Therapy, in most patients, should be initiated with a single daily dose of 15 mg. If the response is insufficient after a suitable trial, the dosage may be increased to a single daily dose of 25 mg. If additional control is required, the dosage of chlorthalidone may be increased to 30-50 mg once daily or 100 mg once daily. A second antihypertensive drug (step 2 therapy) may be added, as necessary. Dosage above 100 mg daily usually does not increase effectiveness. Increases in serum uric acid and decreases in serum potassium are dose-related over the 15-100 mg/day range.

Maintenance

Maintenance doses may be lower than initial doses and should be adjusted according to individual patient response. Effectiveness is well sustained during continued use.

Edema

Initiation

Adults, initially 30 to 100 mg daily, or 100 mg on alternate days. Some patients may require 90 to 200 mg at these intervals or up to 200 mg daily. Dosages above this level, however, do not usually produce a greater response.

Maintenance

Maintenance doses may often be lower than initial doses and should be adjusted according to individual patient response. Effectiveness is well sustained during continued use.

HOW SUPPLIED

Chlorthalidone Tablets, USP are available containing 25 mg of chlorthalidone, USP.

The 25 mg tablets are light yellow, round, unscored tablets debossed with M35 on one side of the tablet and blank on the other side. They are available as follows:

NDC 55289-067-30
bottles of 30 tablets

Store at 20° to 25°C (68° to 77°F). [See USP for Controlled Room Temperature.]

Protect from light.

Dispense in a tight, light-resistant container as defined in the USP using a child-resistant closure.

ANIMAL PHARMACOLOGY

Biochemical studies in animals have suggested reasons for the prolonged effect of chlorthalidone. Absorption from the gastrointestinal tract is slow due to its low solubility. After passage to the liver, some of the drug enters the general circulation, while some is excreted in the bile, to be reabsorbed later. In the general circulation, it is distributed widely to the tissue, but is taken up in highest concentrations by the kidneys, where amounts have been found 72 hours after ingestion, long after it has disappeared from other tissues. The drug is excreted unchanged in the urine.

Manufactured for:

Mylan Pharmaceuticals Inc.

Morgantown, WV 26505 U.S.A.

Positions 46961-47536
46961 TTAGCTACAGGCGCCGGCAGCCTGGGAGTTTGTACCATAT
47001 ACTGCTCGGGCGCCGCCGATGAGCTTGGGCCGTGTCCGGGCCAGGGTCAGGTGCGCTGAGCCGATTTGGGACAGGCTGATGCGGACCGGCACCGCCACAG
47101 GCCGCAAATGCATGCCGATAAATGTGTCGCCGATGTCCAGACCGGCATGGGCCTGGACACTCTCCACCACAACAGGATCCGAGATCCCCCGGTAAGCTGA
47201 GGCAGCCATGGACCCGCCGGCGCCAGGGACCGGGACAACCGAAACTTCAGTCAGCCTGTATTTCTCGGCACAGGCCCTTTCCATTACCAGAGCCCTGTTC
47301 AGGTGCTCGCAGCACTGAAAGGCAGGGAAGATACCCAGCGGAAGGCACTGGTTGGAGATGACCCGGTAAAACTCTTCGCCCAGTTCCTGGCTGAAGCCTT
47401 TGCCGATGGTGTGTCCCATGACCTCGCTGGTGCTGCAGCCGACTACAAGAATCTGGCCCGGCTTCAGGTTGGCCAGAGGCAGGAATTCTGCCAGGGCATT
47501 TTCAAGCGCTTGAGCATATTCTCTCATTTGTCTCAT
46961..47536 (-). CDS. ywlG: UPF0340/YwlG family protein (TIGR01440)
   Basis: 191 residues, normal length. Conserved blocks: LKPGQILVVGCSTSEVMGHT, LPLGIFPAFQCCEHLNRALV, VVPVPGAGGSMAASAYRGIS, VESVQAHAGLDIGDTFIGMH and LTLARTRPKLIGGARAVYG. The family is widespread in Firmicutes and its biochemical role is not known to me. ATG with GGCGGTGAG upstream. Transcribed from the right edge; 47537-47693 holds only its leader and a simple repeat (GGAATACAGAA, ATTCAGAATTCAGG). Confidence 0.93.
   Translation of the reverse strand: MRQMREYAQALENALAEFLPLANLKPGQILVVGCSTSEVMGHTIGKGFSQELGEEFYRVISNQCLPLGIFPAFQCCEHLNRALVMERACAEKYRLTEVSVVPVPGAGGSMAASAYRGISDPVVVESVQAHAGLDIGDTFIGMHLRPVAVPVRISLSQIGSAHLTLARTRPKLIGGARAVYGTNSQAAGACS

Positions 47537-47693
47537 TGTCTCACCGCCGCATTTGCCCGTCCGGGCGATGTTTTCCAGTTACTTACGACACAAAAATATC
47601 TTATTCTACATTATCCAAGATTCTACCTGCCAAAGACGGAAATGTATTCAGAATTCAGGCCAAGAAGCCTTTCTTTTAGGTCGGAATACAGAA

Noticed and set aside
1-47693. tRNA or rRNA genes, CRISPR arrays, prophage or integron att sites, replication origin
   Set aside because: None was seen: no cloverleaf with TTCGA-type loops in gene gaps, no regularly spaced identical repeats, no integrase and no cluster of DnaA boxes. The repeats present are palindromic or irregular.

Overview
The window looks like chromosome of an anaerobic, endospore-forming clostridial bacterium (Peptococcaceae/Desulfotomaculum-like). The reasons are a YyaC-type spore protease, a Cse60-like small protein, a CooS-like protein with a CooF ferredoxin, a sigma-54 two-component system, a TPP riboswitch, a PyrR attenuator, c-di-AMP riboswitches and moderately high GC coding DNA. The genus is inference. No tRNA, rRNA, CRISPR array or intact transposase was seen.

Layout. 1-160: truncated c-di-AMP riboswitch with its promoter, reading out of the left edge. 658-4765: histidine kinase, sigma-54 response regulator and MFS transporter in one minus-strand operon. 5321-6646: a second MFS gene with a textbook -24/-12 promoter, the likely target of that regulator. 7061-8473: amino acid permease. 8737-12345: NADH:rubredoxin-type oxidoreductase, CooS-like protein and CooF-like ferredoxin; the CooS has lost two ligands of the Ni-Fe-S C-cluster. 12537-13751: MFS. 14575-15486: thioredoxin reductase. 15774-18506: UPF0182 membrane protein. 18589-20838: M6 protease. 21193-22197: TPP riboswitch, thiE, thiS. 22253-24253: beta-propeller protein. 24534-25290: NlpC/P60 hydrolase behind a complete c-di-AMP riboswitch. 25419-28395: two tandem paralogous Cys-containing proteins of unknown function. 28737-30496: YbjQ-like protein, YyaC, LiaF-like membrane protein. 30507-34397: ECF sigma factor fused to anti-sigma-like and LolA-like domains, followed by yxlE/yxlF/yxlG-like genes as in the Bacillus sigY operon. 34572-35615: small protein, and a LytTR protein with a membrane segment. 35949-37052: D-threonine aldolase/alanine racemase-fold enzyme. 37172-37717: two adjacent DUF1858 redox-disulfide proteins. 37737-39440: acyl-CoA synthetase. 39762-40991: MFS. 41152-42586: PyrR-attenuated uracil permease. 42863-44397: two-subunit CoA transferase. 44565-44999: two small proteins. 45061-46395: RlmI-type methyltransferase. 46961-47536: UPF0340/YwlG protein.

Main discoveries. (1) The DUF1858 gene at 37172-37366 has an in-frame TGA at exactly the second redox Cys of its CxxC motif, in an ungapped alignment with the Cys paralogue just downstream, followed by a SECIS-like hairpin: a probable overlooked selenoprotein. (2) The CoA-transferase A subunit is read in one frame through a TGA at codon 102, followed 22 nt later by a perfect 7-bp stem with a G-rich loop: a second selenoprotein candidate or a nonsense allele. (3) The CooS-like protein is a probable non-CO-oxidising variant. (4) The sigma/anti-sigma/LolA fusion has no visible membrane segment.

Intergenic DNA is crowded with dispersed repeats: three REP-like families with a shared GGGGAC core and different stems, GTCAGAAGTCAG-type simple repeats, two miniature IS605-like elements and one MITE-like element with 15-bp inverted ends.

Manufactured by:

Mylan Laboratories Limited

Hyderabad — 500 096, India

75068931

Revised: 8/2019
MXA:CHTL:R1

PRINCIPAL DISPLAY PANEL — 25 mg

Chlorthalidone
Tablets, USP
25 mg

Rx only

image
(click image for full-size original)
CHLORTHALIDONE
chlorthalidone tablet
Product Information
Product Type HUMAN PRESCRIPTION DRUG Item Code (Source) NDC:55289-067(NDC:0378-0222)
Route of Administration ORAL DEA Schedule
Active Ingredient/Active Moiety
Ingredient Name Basis of Strength Strength
CHLORTHALIDONE (CHLORTHALIDONE) CHLORTHALIDONE 25 mg
Inactive Ingredients
Ingredient Name Strength
SILICON DIOXIDE
MICROCRYSTALLINE CELLULOSE
STARCH, CORN
SODIUM STARCH GLYCOLATE TYPE A POTATO
STEARIC ACID
D&C YELLOW NO. 10
Product Characteristics
Color yellow (light yellow) Score no score
Shape ROUND Size 7mm
Flavor Imprint Code M35
Contains
Packaging
# Item Code Package Description Multilevel Packaging
1 NDC:55289-067-30 30 TABLET in 1 BOTTLE, PLASTIC None
Marketing Information
Marketing Category Application Number or Monograph Citation Marketing Start Date Marketing End Date
ANDA ANDA086831 02/26/1981
Labeler — PD-Rx Pharmaceuticals, Inc. (156893695)
Registrant — PD-Rx Pharmaceuticals, Inc. (156893695)
Establishment
Name Address ID/FEI Operations
PD-Rx Pharmaceuticals, Inc. 156893695 repack (55289-067)

Revised: 05/2022 PD-Rx Pharmaceuticals, Inc.

Page 2 of 2 1 2

All MedLibrary.org resources are included in as near-original form as possible, meaning that the information from the original provider has been rendered here with only typographical or stylistic modifications and not with any substantive alterations of content, meaning or intent.

This site is provided for educational and informational purposes only, in accordance with our Terms of Use, and is not intended as a substitute for the advice of a medical doctor, nurse, nurse practitioner or other qualified health professional.

Privacy Policy | Copyright © 2022. All Rights Reserved.